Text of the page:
of the fly line. Even though the indicator may be pulled underwater the water by the Duskystripe imitation, the indicator can be seen well
enough to detect the soft downstream strikes. Floating line fly fisherman might consider adding a couple different sizes of Rioís
sinking leader to their vest pockets. They can be changed quickly and are great for getting the shiner to the bottom. Sinking line fly
fisherman will have little trouble with finding the bottom. With sinking line I suggest quartering the stream only.
High-Water Tactics: In high-water, I would suggest a sinking line or Rioís fastest sinking leader (7.9 in/sec). Pocket water is the best
bet for catching a large trout. Cast in toward the bank but not past the low-water bank line. Casting into the gravel that has been covered by a
heavy generation cycle is usually fruitless. Aquatic insects, minnows, sculpins and other food items are not in this newly submerged gravel so
trout rarely lie on it. Only during constant heavy generation cycle (Spring and late Winter) is the bank area worth fishing. Let the pattern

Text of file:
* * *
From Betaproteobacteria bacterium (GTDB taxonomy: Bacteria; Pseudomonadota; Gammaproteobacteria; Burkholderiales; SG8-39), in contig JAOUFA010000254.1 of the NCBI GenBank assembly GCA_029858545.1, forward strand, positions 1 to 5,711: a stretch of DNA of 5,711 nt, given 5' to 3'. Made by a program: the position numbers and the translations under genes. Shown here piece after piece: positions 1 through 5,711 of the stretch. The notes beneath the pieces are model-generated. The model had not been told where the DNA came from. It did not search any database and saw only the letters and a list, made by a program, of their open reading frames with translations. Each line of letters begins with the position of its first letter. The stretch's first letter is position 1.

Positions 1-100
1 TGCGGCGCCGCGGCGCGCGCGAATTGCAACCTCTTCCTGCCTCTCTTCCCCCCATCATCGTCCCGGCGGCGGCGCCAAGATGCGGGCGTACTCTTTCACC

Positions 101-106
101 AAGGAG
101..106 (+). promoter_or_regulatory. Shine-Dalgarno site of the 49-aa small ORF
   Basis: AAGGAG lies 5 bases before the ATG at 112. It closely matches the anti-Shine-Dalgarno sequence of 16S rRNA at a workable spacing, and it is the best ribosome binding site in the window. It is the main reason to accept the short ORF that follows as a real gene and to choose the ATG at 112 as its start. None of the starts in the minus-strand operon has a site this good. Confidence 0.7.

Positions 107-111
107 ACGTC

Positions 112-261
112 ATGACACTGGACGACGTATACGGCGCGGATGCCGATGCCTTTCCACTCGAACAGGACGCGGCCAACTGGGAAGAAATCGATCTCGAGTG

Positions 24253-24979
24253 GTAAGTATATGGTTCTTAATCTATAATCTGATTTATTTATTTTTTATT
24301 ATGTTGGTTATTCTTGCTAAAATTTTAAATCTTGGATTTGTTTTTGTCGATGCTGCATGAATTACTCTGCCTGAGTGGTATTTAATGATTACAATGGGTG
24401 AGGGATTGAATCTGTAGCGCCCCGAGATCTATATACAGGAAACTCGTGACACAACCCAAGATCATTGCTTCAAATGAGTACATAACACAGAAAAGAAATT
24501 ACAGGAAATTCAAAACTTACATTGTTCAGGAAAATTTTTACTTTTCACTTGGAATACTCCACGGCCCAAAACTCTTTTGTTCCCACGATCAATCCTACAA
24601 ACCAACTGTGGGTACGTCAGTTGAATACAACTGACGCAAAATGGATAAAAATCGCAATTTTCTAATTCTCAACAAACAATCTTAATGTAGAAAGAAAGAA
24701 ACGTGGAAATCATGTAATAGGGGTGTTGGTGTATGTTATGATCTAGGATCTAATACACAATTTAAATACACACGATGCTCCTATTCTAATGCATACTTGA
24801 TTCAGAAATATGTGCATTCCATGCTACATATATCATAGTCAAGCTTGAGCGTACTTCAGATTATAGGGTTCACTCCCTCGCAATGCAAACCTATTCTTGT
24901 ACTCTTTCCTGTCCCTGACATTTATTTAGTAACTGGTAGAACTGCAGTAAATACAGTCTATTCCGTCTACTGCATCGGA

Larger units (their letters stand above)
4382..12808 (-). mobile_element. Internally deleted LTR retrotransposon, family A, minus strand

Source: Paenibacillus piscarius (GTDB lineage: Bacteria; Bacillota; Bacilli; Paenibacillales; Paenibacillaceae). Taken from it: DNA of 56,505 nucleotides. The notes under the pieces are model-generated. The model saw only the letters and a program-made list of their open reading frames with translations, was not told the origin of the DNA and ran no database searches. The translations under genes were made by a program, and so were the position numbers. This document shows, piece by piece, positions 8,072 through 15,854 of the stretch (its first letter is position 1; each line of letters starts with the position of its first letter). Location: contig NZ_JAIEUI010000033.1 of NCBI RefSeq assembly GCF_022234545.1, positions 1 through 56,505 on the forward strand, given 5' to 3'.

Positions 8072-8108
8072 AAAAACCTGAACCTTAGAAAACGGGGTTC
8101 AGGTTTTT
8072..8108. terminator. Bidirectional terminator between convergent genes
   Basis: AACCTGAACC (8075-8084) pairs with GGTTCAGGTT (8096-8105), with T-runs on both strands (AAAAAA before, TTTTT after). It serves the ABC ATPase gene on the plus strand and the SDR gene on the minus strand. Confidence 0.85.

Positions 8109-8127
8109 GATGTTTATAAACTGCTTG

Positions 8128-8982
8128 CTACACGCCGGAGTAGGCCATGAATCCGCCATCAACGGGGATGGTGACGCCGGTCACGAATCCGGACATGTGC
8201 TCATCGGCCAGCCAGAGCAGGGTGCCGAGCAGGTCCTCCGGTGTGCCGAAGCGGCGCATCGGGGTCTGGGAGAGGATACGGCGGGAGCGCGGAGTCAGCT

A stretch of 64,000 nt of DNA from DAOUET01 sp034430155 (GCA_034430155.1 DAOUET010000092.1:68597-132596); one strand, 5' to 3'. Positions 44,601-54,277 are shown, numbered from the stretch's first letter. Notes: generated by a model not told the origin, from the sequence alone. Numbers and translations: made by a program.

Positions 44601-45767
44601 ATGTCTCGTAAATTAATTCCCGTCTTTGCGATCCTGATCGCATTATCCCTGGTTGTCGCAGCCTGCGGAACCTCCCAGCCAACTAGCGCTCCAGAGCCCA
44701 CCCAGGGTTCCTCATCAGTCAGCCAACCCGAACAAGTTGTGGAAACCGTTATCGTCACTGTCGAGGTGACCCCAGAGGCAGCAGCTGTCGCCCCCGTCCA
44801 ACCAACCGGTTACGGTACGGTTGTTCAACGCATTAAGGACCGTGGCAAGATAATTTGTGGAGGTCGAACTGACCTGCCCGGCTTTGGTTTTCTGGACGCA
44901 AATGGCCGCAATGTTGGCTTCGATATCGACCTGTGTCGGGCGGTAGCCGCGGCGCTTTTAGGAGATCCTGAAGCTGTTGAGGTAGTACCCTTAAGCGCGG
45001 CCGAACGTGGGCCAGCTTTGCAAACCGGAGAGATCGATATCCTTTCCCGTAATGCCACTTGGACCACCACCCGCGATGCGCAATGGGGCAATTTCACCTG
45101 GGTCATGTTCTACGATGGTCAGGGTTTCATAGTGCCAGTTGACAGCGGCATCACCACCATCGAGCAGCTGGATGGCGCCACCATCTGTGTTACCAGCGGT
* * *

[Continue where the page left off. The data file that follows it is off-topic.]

sink close to but not on the bottom. Strip two or three times quickly then let the pattern sink again, then repeat. On generation cycles of
two full or more units on, drift with the current. Generation cycles of less than two full units, anchoring above good rough pocket water and
quartering (or more than quartering) the stream is very productive. large numbers of trout move to these areas to escape the current.
Fly Fishing Tip:
If you are casting a sculpin pattern and it is not bumping the bottom occasionally, you have two choices to better your fishing. One, add
weight in some manner (sinking leader or line and/or split shot) to get the sculpin to the bottom. Two, replace the sculpin with a minnow
pattern that does not live on the bottom of the river; the Duskystripe Shiner.
Duskystripe Shiner are a great choice of patterns after a hard general rain. Cast them into the muddy shore line water and strip them out
quickly then pause. Expect a violent strike during the pause.
It's All Fly Fishin',
Fishin' What They See, Vol. 1 $10.95 The White and Black River Systems Above Their Confluence and The Little Red River System.